Lindner, G.A. and A.J. Miller, 2014. Can stream restoration mitigate flashy hydrologic response in urban waterhseds? Baltimore Ecosystem Study Annual Meeting, Baltimore, MD 23 Oct.
Miller, A.J., C. Welty, and G.A. Lindner, 2013. Does stormwater management make a difference? Abstract H21J-1106, presented at 2013 Fall Meeting, AGU, San Francisco, CA, 9-13 Dec.
Donovan, M. R., Miller, A. J., Baker, M. E., Gellis, A., 2013. Assessing the contribution of legacy sediment and mill dam storage to sediment budgets in the Piedmont of Maryland. Presented at 2013 Fall Meeting, AGU, San Francisco, CA, 9-13 Dec.
Collins, M., Andrews, M., Banks, W. , Boardman, G. , Dillow, J. J. , Gellis, A. , Harbold, W. , Killian, J. , Lowe, S. , McClain, S. , Miller, A. J. , Stranko, S. , Wilcock, P., 2013. Physical and Biological Responses to Dam Removal Sediment Release, Patapsco River, Maryland. Presented at 2013 Fall Meeting, AGU, San Francisco, CA, 9-13 Dec.
Barnes, M. , Welty, C. , Miller, A. J. , Cole, J. , 2013. Integrated groundwater-surface water modeling at the neighborhood scale in urbanized hydrologic systems. Presented at American Geophysical Union, San Francisco, CA.
Welty, C. , Bou-Zeid, E. , Doheny, E. , Gold, A. , Groffman, P. , Grove, M. , Kaushal, S. , Klaiber, A. , Irwin, E. , Miller, A. J., Newburn, D. , Smith, J. A. , Towe, C. , 2013. Regional climate variability and patterns of urban development – Impacts on the urban water cycle and nutrient export. Presented at American Geophysical Union, San Francisco, CA.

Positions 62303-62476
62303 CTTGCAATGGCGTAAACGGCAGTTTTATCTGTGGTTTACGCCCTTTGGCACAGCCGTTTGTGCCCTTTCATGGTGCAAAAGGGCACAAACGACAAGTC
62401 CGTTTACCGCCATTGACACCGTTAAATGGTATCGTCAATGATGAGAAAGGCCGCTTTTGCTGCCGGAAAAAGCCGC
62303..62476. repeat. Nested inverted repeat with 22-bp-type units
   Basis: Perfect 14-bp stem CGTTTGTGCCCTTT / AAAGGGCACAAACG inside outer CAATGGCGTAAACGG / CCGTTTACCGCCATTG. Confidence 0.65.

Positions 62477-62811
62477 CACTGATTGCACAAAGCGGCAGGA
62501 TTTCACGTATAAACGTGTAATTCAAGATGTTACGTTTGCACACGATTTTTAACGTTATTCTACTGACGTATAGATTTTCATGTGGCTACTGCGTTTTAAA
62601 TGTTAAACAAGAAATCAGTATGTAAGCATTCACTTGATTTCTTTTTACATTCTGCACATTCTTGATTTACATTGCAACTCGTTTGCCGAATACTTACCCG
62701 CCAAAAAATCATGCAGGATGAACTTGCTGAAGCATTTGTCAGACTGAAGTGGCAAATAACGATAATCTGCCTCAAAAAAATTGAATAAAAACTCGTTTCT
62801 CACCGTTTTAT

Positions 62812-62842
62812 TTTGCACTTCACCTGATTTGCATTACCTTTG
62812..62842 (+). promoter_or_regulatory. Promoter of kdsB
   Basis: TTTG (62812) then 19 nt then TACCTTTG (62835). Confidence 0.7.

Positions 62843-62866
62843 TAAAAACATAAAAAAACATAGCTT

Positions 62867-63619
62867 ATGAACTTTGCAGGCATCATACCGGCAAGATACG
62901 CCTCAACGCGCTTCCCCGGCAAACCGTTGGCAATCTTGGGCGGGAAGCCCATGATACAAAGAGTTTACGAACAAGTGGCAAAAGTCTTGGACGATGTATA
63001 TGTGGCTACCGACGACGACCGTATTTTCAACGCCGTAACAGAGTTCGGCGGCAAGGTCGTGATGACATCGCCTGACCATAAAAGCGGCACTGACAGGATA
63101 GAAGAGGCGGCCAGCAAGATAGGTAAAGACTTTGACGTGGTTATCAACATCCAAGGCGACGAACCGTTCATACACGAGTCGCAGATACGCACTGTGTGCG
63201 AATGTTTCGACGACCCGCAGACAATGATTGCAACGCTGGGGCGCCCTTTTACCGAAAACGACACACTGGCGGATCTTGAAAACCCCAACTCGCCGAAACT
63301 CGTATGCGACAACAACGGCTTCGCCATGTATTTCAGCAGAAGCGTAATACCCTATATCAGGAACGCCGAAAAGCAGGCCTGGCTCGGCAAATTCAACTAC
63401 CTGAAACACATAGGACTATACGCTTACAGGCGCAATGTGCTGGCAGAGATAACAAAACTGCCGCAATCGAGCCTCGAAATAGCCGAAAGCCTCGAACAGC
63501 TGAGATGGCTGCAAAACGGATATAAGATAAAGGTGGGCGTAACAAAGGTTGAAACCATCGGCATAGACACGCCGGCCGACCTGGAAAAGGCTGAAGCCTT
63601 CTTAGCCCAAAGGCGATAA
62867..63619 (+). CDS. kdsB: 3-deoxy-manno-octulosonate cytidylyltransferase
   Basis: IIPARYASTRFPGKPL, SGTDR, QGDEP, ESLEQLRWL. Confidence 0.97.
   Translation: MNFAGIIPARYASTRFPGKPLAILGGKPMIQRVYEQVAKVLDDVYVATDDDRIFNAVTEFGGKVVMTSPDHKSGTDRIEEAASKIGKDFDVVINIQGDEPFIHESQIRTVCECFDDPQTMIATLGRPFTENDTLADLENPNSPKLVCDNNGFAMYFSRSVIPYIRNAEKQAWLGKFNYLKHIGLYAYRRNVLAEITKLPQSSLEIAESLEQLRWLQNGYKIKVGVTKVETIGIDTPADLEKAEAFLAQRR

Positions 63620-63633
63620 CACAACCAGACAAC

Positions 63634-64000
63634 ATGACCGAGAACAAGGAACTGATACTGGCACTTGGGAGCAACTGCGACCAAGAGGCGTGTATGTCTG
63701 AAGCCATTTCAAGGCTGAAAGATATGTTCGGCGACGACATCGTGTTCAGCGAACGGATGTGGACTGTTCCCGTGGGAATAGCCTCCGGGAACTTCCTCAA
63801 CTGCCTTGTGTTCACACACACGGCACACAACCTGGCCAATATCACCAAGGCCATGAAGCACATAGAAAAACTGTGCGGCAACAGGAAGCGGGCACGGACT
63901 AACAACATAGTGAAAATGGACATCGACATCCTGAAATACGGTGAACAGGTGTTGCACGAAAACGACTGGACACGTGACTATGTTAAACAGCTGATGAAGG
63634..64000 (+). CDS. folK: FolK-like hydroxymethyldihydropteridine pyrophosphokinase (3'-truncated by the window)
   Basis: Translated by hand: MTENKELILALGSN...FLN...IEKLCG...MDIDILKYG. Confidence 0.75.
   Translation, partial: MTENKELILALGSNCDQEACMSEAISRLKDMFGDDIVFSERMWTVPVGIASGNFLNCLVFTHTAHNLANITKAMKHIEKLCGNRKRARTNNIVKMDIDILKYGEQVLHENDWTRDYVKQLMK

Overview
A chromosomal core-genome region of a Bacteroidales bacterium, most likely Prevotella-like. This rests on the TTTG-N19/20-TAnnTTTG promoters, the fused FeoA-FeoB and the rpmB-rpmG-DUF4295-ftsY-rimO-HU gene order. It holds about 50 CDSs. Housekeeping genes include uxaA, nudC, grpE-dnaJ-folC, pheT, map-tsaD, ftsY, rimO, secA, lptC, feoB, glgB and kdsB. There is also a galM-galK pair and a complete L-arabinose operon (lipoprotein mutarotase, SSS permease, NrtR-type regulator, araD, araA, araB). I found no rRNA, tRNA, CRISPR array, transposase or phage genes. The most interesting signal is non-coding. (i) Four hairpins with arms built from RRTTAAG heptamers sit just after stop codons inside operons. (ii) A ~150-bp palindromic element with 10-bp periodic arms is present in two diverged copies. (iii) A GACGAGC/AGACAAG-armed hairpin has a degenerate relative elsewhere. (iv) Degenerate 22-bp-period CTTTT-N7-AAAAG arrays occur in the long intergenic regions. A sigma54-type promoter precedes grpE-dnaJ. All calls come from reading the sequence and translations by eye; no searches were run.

Bhaskar, A. S. , Welty, C. , Maxwell, R. M. , Miller, A. J., 2013. Evaluation of the impacts of urban development on groundwater storage at the regional scale. Presented at American Geophysical Union, San Francisco, CA.
Lindner, G. A. , Miller, A. J. , 2013. Implications of Restoration Design for Hydrologic Response in Urban Streams. Presented at Mid-Atlantic Stream Restoration Conference, (October 30, 2013).
Miller, A. J. , 2013. Stormwater management and hydrologic response in BES watersheds. Presented at Baltimore Ecosystem Study Annual Meeting, Baltimore, MD.
Miller, A. J., 2013. Transformation of the hydrologic cycle by the engineered geomorphology of urban landscapes. Presented to Association of Environmental and Engineering Geologists – Baltimore-Washington-Harrisburg Chapter, Frederick, MD.